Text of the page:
The criteria AMPS uses is identical to the criteria IPMS uses to evaluate models--it is all based on craftsmanship and how the model builder dealt with flaws.  No more, no less.

Basically, this is true. However, AMPS makes a judgement about the model, not its standing among a group, as IPMS does. Amps tells a person "your model is only this good"; IPMS tells them "your model is not as good as that one, today." In theory, a model judged by AMPS method would get the same award at any AMPS contest. With IPMS the model might not place one year and get a 1st the next. The sole entrant in an AMPS category might only get a bronze...maybe not that, while the sole entrant in an IPMS category would get a 1st place. That is why AMPS is far more picky than IPMS. Both systems have their merit and I simply say I like the IPMS system better and feel it is far less critical of an individual's work.

FYI, I enter several models and some I have no expectation winning an award, thus they are by default a model for display.

13 hours ago, rcboater said:

their perception is that the Society is mostly about contests.

And what do you base your opinion. Mine comes from witnessing first hand the people who show up at contests. Many of those who won't join IPMS are the types who have been ostracized from clubs because of bad behavior. They got angry or weren't treated as they thought they should.  We have had many come to meetings who seem to expect some special treatment. Literally, if you didn't gush over their model, they felt insulted. Other were asked to leave for disrupting the meetings, or even bad hygiene. I welcome anyone that wants to come and build models, but there is a certain level of civilized behavior expected. When I lived in Virginia, one member of the local club would call up members and call them racial slurs, when he was drunk; not the sort you wanted around, IMO.

And I ask, what is you proof the Society is "all about contests"? I hear this a lot, but see NOTHING to support it beyond my earlier statement. And that is my point: it is in reality a myth that has been spread by people as and excuse to dislike IPMS, because it sounds much better to say that rather than admit you were asked to leave because you constantly stank of beer and cigarettes.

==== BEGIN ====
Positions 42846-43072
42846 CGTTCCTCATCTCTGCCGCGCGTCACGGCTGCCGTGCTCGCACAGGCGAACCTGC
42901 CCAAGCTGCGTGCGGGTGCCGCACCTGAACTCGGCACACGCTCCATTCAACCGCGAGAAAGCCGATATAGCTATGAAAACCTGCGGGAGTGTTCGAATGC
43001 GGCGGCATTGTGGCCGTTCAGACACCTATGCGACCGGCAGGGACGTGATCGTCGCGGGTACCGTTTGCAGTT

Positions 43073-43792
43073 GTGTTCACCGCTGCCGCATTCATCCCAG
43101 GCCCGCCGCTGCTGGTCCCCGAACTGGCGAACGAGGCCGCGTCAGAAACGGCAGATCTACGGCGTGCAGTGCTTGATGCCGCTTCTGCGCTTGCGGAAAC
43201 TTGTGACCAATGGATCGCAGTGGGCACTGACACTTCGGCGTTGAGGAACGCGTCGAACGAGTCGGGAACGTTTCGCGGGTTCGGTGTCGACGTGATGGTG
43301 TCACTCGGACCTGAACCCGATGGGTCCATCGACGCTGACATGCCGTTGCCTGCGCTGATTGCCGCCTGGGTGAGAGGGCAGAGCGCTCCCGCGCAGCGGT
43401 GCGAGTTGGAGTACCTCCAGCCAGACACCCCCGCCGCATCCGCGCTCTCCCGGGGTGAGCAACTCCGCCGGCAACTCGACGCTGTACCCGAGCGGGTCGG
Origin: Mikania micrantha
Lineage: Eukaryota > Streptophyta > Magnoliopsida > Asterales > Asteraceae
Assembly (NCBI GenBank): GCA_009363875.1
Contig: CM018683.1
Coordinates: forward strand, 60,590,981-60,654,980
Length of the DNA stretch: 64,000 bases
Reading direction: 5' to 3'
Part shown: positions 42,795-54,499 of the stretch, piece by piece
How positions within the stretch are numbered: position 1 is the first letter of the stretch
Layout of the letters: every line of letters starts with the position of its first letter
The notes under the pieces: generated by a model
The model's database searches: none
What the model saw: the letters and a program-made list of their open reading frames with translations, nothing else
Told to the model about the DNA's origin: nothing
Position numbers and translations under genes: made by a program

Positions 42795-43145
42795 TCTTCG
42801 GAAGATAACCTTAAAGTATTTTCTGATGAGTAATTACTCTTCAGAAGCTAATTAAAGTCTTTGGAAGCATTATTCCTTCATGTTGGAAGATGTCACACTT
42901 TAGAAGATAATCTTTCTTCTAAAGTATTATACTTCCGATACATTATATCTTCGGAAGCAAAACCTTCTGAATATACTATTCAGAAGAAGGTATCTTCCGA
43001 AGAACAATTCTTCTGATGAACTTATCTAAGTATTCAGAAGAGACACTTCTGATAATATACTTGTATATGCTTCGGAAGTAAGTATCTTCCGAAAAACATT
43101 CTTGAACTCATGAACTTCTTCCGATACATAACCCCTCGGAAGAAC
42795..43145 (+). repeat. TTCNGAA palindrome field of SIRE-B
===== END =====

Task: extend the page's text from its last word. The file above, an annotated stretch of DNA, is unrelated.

As noted ALL the other major groups have or offer as many contests as IPMS. The difference is they tend to be subject specific. If you build cars, you would rather compete and be judged by people most familiar with car models. All these groups have criteria particular to their genre. That is one of the reasons AMPS got started; IPMS had become heavily aero-centric, in the 80s, and it often seemed like they were trying to drive out the armor guys. They enacted some really stupid rules which effected mostly just armor. Fortunately, enough of us stuck around to see that change.

Dak

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As IPMS is a society for all genres with a big leaning towards the aircraft modeller that reflects the main plastic modelling interest catered for by manufactureres. I build classic car models, but even at Telford the number of classes for car models is diminutive compared to the number and range of aircraft classes. A couple of years back the scratch build cars class was dropped due to low entry levels, so my models now have to compete against detailed kits. I will still partake though to support the competition generally. Sometimes I wish that there were a number of model car clubs here in the UK like you enjoy in the States. Apart from special interest groups within IPMS UK there is nothing else that I am aware of. Not to say that car modelling is not popular in the UK. Far from it judging by the frightfully expensive kits that Hiroboy and Grand Prix Models sell, not counting the plastic auto kits more generally available.

IPMS has to be all things to all modellers unlike specialist modelling groups, and therein lies its strength and it's weakness,. It's strength is that it caters for al!. But it's weakness is its leanings toward certain subjects dictated by the main interests of modellers generally! 

Edited by noelsmith
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7 hours ago, noelsmith said: